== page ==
Ion Adsorption on Clays: A Review
The following ion-adsorption processes may occur on a solid surface, in contact with an ionic solution. An electric double layer is created by:
Specific adsorption of certain ions (the “potential determining ions”) which give the surface a positive or a negative charge, unless, as in the case of the layer surface of a clay, the charge originates from interior crystal lattice imperfections.
Accumulation of “counter ions” (“gegenions”) close to the charged surface in the liquid.
In an established double layer there may occur:
Exchange of counter ions for other species of the same sign available in solution (exchange adsorption).
Chemisorption of ions on the surface, which may lead to destruction of the double layer or to the creation of a new double layer, possibly of opposite sign.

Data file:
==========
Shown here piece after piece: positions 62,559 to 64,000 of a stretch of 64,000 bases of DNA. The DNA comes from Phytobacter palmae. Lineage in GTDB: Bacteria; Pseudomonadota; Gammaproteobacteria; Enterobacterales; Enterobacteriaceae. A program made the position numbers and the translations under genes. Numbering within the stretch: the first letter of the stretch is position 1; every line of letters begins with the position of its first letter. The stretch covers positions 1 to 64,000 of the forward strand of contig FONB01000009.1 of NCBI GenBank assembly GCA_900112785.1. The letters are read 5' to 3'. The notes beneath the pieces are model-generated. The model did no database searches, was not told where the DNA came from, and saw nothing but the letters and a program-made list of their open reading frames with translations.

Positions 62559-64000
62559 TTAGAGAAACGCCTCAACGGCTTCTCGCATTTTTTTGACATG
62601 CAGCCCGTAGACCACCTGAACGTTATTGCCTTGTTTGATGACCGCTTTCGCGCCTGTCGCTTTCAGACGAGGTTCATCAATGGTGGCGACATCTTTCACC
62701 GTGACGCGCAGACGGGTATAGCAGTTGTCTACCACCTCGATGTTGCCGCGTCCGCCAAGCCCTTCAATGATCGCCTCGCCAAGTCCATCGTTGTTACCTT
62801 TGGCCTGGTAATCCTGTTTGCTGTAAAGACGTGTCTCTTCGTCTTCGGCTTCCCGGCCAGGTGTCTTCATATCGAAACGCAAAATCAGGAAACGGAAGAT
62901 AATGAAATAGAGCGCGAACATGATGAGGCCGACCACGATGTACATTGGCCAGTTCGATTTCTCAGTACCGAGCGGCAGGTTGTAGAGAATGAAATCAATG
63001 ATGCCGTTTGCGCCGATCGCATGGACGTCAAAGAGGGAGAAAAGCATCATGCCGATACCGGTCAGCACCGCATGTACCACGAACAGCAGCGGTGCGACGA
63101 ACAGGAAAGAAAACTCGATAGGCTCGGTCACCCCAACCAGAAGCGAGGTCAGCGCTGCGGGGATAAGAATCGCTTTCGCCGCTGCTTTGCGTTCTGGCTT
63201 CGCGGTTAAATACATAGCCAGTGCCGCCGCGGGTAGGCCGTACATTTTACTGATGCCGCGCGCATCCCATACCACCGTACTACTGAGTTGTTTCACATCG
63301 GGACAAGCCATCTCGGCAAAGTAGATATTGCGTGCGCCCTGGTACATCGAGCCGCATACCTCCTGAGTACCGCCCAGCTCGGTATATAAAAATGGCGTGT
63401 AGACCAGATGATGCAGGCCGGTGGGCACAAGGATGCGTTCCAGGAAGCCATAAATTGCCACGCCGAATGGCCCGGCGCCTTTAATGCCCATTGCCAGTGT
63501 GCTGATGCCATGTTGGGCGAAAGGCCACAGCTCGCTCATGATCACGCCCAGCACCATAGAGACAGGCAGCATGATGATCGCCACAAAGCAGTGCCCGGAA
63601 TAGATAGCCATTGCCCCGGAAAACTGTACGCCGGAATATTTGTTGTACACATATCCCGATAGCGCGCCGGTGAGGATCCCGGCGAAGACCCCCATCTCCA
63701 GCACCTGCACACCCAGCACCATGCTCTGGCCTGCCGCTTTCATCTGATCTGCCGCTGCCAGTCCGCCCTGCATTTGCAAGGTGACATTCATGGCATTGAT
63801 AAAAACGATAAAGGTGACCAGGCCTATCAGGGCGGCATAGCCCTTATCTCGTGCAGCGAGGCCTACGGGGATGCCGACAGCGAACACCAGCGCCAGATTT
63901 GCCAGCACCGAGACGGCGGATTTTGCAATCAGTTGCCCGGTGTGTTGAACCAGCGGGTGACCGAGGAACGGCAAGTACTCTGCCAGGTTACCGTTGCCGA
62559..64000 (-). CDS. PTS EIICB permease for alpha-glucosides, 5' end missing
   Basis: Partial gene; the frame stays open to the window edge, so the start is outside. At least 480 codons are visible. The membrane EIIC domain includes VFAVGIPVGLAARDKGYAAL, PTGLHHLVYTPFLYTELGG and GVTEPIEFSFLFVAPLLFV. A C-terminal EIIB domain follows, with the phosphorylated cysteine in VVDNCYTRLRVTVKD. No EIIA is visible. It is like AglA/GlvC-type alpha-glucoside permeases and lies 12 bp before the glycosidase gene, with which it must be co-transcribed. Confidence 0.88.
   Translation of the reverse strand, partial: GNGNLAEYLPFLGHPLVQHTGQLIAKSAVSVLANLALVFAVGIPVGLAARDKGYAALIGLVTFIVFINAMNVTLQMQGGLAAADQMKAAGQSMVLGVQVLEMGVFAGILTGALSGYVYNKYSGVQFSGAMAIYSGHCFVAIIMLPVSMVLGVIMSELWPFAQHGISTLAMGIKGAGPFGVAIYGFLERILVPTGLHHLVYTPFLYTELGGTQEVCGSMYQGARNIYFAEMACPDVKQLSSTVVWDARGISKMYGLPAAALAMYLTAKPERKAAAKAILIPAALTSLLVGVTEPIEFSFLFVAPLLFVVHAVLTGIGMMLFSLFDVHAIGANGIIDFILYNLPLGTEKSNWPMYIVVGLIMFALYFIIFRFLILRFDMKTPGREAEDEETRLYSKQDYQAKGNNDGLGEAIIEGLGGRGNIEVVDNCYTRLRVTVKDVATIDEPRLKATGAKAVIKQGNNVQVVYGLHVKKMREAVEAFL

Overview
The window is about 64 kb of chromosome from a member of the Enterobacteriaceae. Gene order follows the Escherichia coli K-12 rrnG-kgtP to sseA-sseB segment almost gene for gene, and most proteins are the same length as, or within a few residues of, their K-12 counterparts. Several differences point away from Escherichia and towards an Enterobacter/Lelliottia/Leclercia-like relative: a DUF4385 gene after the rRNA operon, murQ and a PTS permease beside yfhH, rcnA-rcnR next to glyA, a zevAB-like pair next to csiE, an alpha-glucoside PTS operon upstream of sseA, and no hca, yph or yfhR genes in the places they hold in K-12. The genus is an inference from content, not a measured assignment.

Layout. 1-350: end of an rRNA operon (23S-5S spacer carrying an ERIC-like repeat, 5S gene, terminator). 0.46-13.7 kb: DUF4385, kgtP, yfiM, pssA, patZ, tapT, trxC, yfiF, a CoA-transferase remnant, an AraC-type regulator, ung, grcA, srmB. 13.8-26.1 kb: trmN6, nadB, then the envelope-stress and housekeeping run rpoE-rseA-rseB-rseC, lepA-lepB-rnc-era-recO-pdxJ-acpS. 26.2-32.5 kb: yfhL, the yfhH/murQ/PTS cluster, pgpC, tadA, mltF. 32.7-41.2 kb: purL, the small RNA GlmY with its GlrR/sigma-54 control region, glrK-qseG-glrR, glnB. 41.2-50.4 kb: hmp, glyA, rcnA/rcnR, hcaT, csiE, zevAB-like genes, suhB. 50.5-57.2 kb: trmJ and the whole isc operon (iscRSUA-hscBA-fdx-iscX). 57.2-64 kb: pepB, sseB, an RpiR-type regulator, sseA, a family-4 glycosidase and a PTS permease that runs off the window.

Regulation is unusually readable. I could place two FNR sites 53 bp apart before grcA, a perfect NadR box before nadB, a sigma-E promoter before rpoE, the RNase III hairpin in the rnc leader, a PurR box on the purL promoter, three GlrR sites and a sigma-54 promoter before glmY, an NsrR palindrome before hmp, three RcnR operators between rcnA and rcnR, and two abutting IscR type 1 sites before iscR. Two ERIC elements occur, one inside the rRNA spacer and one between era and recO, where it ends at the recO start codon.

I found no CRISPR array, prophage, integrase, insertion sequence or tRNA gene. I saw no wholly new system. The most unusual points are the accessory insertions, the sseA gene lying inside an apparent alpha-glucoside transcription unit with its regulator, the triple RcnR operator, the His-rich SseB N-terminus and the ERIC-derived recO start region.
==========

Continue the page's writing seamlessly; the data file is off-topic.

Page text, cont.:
Exchange of exposed lattice ions at the surface by ions in solution (lattice exchange). Therefore, in a single double layer several possibilities must be considered when interpreting adsorption data. In the case of clays, an additional complication arises in that two different double layers are involved simultaneously—the layer surface double layer and the edge double layer.
The layer surface double layer originates from interior lattice substitutions; the edge double layer originates from the adsorption of potential determining ions on the broken-bond surface. The layer surface double layer is negatively charged; the edge surface double layer probably is amphoteric and may be either positive or negative depending on the composition of the solution.
Technically, the two most important adsorption phenomena in clays are the cation exchange adsorption on the layer surfaces and chemisorption of anions at the edge surfaces. Our present knowledge on these two topics will be reviewed from the point of view of the electric double layer theory.